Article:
This is the second post on my cloth diaper experience thus far. Part 1 talks about the beginning of my journey.
With the invention of disposable diapers, why would anyone voluntarily choose to use cloth diapers? They need to be washed, stored, folded, stuffed, sprayed, etc etc etc...
There are several different reasons why some might choose to use cloth diapers, including the fact that cloth diapers are: economical, environmentally-friendly, chemical free, and just simply cute. Let's explore some of these reasons:
Buying disposable diapers- even cheap ones, even cheap ones with coupons, is still just throwing your money in the trash. Disposable diapers follow this trajectory- put diaper on baby, baby pees/poops, take diaper off and toss it. At no point was there any gain to your life, other than I guess you hopefully did not also need to change baby's clothes. Cloth diapers, on the other hand, are reusable. Therefore, you only need so many and then you can be done buying diapers! The cost of running you washer and maybe dryer are significantly outweighed by the cost of buying endless cases of diapers that just get thrown out.
Now, depending on what disposable diapers you would buy and what cloth diaper system you choose, you may spend close to what you would have on disposable diapers or you could come out thousands of dollars in the black by choosing cloth diapers. Cloth diapers come in a range of price points, so actual savings vary but I think you would find it difficult to actually spend more by cloth diapering unless you use a cloth diaper service to launder the diapers.
I have heard of people cloth diapering their child on $200, from start to finish. Others may spend upwards $1000 when it's all said and done. The common estimate for disposable diapers, though, from birth to potty training, averages around $2500. And that's just one child, your cloth diapers may last for a second a child as well!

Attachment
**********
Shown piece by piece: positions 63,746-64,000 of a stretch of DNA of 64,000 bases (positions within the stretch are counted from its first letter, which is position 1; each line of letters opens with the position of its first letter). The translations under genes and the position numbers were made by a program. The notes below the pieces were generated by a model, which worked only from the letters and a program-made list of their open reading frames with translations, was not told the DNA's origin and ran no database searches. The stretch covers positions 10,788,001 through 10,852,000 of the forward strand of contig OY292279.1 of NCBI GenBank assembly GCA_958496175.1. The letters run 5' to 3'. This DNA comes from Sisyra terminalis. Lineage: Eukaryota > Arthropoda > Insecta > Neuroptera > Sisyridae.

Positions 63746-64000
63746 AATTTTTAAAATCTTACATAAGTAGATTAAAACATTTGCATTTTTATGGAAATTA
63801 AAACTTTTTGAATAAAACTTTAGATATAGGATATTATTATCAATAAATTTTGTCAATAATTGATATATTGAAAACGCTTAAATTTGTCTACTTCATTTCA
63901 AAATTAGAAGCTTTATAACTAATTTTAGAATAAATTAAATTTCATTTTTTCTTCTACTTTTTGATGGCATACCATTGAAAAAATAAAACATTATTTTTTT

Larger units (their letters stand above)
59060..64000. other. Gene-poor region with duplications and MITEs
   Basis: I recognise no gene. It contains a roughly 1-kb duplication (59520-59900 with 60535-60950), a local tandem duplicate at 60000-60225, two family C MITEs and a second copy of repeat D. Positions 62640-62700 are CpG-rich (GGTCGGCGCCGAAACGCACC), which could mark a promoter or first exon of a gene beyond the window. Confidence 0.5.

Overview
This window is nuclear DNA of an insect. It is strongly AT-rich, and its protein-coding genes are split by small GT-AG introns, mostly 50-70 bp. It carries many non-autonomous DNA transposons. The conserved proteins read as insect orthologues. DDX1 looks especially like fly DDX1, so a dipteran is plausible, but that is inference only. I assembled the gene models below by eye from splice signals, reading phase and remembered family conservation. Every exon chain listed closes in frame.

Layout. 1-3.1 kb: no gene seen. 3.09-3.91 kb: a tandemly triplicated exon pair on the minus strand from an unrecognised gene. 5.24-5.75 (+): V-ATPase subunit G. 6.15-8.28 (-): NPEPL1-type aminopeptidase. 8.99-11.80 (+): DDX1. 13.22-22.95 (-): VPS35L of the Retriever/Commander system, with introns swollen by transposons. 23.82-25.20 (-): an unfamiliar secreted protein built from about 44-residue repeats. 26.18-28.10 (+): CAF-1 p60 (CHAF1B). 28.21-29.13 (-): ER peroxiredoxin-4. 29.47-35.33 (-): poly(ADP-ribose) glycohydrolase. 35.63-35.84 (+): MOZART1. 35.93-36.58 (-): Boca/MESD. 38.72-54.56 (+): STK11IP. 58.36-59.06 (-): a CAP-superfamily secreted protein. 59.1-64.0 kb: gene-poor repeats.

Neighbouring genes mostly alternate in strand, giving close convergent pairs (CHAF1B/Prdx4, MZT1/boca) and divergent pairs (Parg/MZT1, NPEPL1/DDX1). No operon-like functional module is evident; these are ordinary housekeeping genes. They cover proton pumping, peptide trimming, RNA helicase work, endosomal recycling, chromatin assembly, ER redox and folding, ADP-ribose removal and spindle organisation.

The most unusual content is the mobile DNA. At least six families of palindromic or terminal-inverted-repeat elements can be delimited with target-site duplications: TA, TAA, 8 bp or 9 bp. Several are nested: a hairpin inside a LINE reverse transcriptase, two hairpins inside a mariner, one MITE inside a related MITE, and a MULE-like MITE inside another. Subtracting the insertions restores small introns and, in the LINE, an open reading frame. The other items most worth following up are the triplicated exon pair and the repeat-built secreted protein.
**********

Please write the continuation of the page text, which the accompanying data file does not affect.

It's no secret that disposable diapers are filling up our landfills. They take a long time to decompose, use up a lot of resources to produce and ship to their final destination. Cloth diapers, as stated above, are by nature reusable. They can also be made of entirely natural fibers if you choose (you can use covers made of wool instead of synthetic fibers/coatings), making them even more environmentally friendly. Some may argue that the increased washing offsets that environmental toll of disposable diapers, but that doesn't make sense. While there is increased laundering when using cloth diapers, that water can be treated and recycled, diapers sitting in a landfill cannot.
Whether from personal choice and a baby's sensitive skin, some parents avoid chemicals as much as possible. Disposable diapers contain many chemicals, both from the processing of the diaper as well as the absorbent nature of the diapers. Disposable diapers contain a powder that forms a gel when it comes into contact with a liquid. This is what gives them their highly absorbent nature. Some babies are sensitive to one or many of the chemicals in these diapers. Other parents may worry about possible carcinogens (cancer-causing agents) or endocrine disrupters in the diapers. Cloth diapers are the answers to these worries! It's just cloth! They may not be as absorbent as disposable diapers but at least your baby's skin is safe! Some diapers are made of synthetic fibers, some of which can be nice because it may allow for a "stay dry" feel against babies skin, but it is not at all hard to find and use only natural fibers if that is what you choose. In fact, one of the cheapest ways to cloth diaper is to use covers with cotton prefolds!
Lastly, while I originally wanted to cloth diaper in order to save money and avoid possible toxins, cuteness has won out for my top reason. My modest, non-budget busting diaper stash has grown as I find new diapers to try and prints or colors that I must have! I think this reason will grow even more in my favor once we hit some warmer months and I can show off her diapers more since we won't need to be bundled up against the cold! While dressing up my daughter in cute diapers won't win me any humanitarian rewards or save the world, it is a nice perk in my day to day life. And that's a enough for me.